We chose to upgrade ourselves to business class (about P600 per passenger) and we had a more comfortable seat that reclined about 45-degrees and clean and well airconditioned passenger room, and later, I was pleased to find clean toilets.
For first-time RORO riders, the fare for a vehicle comes with a free seat for the driver, but you have to pay a minimum fee to upgrade to business or first class, or whatever name they call it now.
We were in Caticlan by a little over 10 a.m., immediately drove out of the port, and enjoyed the view of the sea and the mountains while taking the zig-zags in that part of Aklan province.
It was now Oct. 31 and we knew that the exodus out of the cities would start that morning, when hundreds of thousands of Pinoys would go to their hometowns to follow the tradition of remembering our dearly departed.
I only stopped to buy coffee from a roadside restaurant somewhere in a town after Caticlan but they were not selling coffee. They offered to fill my thermos flask with hot water so I could put my 3-in-1 coffee in it. Good old provincial hospitality!
We were now in the longest part of the drive – about 250 kilometers to Dumangas Port – and we knew that is usually the part where drivers get sleepy and hungry. Carlos and I still kept with our plan not to stop at a restaurant and we ate the homemade meals we had packed – rice, hotdog, meatballs, and apple slices – all while in transit.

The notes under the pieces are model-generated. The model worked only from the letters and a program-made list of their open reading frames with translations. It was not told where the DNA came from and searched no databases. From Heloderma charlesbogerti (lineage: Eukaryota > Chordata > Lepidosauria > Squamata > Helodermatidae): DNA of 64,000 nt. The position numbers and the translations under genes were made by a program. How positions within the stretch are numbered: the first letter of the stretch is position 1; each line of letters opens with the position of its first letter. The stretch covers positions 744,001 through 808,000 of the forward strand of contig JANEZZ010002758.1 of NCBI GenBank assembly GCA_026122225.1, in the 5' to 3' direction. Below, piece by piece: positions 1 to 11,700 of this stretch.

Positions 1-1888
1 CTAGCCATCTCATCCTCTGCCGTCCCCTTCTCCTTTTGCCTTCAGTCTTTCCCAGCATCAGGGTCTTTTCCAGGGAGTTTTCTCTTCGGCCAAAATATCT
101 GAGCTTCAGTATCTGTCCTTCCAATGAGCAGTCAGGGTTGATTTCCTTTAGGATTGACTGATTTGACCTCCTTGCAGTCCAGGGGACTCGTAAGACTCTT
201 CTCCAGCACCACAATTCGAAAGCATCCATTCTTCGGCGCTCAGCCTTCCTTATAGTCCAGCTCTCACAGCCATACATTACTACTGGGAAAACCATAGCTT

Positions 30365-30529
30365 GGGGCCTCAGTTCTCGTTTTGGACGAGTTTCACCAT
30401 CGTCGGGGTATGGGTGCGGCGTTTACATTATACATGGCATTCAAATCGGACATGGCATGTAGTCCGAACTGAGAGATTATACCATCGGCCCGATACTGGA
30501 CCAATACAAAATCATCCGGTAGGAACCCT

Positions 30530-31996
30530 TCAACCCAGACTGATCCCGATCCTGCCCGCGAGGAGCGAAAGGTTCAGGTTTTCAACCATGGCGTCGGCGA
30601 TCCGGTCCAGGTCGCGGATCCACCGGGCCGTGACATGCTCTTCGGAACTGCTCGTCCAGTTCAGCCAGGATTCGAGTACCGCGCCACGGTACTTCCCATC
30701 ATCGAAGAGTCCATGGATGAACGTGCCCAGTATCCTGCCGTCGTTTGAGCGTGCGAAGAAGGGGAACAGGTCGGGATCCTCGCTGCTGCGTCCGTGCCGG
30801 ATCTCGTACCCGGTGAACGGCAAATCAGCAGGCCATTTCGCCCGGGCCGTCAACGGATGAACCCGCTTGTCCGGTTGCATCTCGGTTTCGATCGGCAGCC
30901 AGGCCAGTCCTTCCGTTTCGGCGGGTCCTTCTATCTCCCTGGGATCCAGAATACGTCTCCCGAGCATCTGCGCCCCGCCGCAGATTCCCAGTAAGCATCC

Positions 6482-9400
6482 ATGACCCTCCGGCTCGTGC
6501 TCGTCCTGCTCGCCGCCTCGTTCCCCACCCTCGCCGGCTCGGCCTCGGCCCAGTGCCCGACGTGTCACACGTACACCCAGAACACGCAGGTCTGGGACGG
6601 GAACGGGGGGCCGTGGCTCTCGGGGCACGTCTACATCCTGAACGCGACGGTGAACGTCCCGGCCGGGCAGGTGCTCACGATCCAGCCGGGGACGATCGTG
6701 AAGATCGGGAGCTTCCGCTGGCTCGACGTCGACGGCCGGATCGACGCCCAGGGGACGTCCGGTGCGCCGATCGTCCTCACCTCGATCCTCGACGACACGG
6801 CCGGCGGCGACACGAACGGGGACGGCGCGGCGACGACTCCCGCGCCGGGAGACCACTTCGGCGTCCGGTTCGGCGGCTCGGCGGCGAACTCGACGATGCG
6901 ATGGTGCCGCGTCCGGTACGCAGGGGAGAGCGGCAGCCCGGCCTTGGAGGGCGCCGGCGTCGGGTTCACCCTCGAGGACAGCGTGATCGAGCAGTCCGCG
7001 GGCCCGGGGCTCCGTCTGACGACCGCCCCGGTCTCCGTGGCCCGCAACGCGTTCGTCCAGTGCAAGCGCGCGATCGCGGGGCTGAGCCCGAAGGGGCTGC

Our longest wait was at the Dumangas Port where a large crowd and long lines of vehicles had gathered waiting for any ferry to land and take on passengers and cars. Several of the RORO ferries of the big companies were fully booked and passengers had to haggle with pursers just to be allowed to be at a special line like a chance passenger.
The rest were asked to have their plate numbers listed by a marshal who would announce it as spaces became available in a loading ferry.
Carlos – a believer in the system – opted to have our plate number listed and then wait in line to be called. I – the believer of magic – insisted that Carlos talk lengthily to the marshal of the fully booked ferries, to offer anything just to board.
Suddenly, our number was called and I had a panic attack when I realized that Carlos was not in the car, but still talking to the marshal of the fully booked ferries! I drove the Vios to the mouth of the ramp and stopped there to ask that we wait for my son. An impatient driver loudly announced that one who is not ready to board will forfeit her space!
Suddenly, Carlos appeared!
The ferry was fully loaded, there were no more seats in the passengers’ room, and we had to share a bench outside, about three feet away from the ledge. When the rains came and the seawater splashed in, my blanket that was in my backpack kept us dry.
I surprised myself because I did not complain. Why should I; that kind of trip is what my heart looks for!
By Pinky Concha Colmenares